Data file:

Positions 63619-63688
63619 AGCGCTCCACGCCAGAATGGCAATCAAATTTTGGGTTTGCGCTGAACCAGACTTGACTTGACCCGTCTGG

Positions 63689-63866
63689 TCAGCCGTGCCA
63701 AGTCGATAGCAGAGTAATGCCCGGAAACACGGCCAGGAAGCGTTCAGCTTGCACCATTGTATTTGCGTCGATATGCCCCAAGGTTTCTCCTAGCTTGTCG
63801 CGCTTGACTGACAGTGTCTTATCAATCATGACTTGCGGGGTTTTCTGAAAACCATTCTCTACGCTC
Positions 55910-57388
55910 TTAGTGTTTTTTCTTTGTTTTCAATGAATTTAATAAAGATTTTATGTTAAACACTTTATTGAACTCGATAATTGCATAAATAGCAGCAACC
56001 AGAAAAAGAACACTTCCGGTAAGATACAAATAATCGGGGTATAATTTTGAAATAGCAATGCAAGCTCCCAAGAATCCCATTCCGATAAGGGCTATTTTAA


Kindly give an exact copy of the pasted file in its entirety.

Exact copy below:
Positions 63619-63688
63619 AGCGCTCCACGCCAGAATGGCAATCAAATTTTGGGTTTGCGCTGAACCAGACTTGACTTGACCCGTCTGG

Positions 63689-63866
63689 TCAGCCGTGCCA
63701 AGTCGATAGCAGAGTAATGCCCGGAAACACGGCCAGGAAGCGTTCAGCTTGCACCATTGTATTTGCGTCGATATGCCCCAAGGTTTCTCCTAGCTTGTCG
63801 CGCTTGACTGACAGTGTCTTATCAATCATGACTTGCGGGGTTTTCTGAAAACCATTCTCTACGCTC
Positions 55910-57388
55910 TTAGTGTTTTTTCTTTGTTTTCAATGAATTTAATAAAGATTTTATGTTAAACACTTTATTGAACTCGATAATTGCATAAATAGCAGCAACC
56001 AGAAAAAGAACACTTCCGGTAAGATACAAATAATCGGGGTATAATTTTGAAATAGCAATGCAAGCTCCCAAGAATCCCATTCCGATAAGGGCTATTTTAA